• Join over 1.2 million students every month
  • Accelerate your learning by 29%
  • Unlimited access from just £6.99 per month

Assess the costs and benefits of one river management scheme you have studied

Extracts from this document...

Introduction

Assess the costs and benefits of one river management scheme (15 Marks) There are various arguments for and against the management of the Mississippi and in particular the method of hard engineering used. The Mississippi drains approximately one third of the USA and is a major transport route therefore it is essential that the river is managed efficiently in order to protect jobs, businesses and homes. Although the management failed in 1993 the volume of water was not accounted for, the sporadic volume was not designed to be matched by the management. In effect the budget was set out to prevent specifically flood of a lower volume of water, it can be argued that up until the 1993 floods it was working perfectly. ...read more.

Middle

On the other hand, wing dykes in particular that were used had questionable efficiency. Although the method naturally eroded the bed to create a deeper channel, an excess deposition occurs near the bank. Whether the hydraulic radius is increased or not is questionable compared to the costly development of such a technique. Levees built across the Mississippi could simply not hold the large volume of water back, when the levees broke a great surge of water flooded nearby areas creating hazardous conditions and damaging houses. If there were no levees there would be in fact a slow seepage of water that would be more manageable and less likely to cause flooding due to the lack of energy. ...read more.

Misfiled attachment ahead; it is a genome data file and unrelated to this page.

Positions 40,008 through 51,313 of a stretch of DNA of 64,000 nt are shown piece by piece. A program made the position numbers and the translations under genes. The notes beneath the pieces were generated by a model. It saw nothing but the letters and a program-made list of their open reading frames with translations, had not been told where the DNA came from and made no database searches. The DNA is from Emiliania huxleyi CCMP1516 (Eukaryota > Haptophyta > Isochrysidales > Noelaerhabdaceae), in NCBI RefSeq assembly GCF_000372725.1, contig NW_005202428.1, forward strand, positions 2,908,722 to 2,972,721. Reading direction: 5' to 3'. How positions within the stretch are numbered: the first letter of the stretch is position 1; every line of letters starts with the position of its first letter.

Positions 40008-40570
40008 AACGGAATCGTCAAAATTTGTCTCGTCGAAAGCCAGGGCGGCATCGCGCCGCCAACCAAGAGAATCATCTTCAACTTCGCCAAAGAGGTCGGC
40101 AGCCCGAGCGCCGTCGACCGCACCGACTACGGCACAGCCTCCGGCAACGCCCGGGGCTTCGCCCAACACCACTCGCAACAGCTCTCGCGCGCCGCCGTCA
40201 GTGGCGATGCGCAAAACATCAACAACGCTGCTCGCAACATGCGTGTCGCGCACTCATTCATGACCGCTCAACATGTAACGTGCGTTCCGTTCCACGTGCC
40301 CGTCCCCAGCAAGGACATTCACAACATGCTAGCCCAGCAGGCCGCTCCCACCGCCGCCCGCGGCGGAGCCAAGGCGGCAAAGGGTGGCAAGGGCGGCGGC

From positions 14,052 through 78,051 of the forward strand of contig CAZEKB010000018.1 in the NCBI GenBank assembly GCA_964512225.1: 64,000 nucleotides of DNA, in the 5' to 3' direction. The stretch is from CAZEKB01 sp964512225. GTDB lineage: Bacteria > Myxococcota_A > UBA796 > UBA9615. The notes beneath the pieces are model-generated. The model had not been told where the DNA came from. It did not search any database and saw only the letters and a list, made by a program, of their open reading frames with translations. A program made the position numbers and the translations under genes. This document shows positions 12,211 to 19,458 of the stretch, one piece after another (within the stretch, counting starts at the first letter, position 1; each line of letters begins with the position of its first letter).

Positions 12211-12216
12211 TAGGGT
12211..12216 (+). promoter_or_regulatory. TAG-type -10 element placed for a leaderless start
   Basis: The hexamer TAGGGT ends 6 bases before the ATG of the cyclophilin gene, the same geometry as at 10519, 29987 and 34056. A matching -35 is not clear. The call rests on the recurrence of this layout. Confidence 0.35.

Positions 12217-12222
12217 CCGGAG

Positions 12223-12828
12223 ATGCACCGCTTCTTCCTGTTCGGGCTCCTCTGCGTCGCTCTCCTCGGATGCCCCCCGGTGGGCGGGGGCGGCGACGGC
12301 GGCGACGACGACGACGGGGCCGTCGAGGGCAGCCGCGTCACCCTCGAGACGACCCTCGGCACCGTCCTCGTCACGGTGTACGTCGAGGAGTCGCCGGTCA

Conclusion

The dynamics of the Mississippi have also been upset by using hard engineering. By shortening it, it has been made steeper so it erodes and deposits downstream. Speed has increased and delta loses 35 square miles of swamp each year which has not only threatened the wildlife but also local jobs. In my opinion the flood management schemes are costly but essential. But for the management techniques used a lot more damage would have been created. It must been seen that the Mississippi needs to be controlled as there would be huge public opposition to simply "doing nothing". Finally the management employed was only designed to protect the local areas of a certain river discharge; they were not designed to prevent flooding of such magnitude in 1993 and therefore were not at fault for the damage generated. ...read more.

The above preview is unformatted text

This student written piece of work is one of many that can be found in our AS and A Level Hydrology & Fluvial Geomorphology section.

Found what you're looking for?

  • Start learning 29% faster today
  • 150,000+ documents available
  • Just £6.99 a month

Here's what a teacher thought of this essay

3 star(s)

This answer shows that the author knows something about the Mississippi river management scheme, although some elements should be explained further. It contains some relevant case study information, including financial details. However, it does not make direct reference to the key words in the question - costs and benefits - and as a result seems to be answering a different question. More attention to the question as set would make a big difference.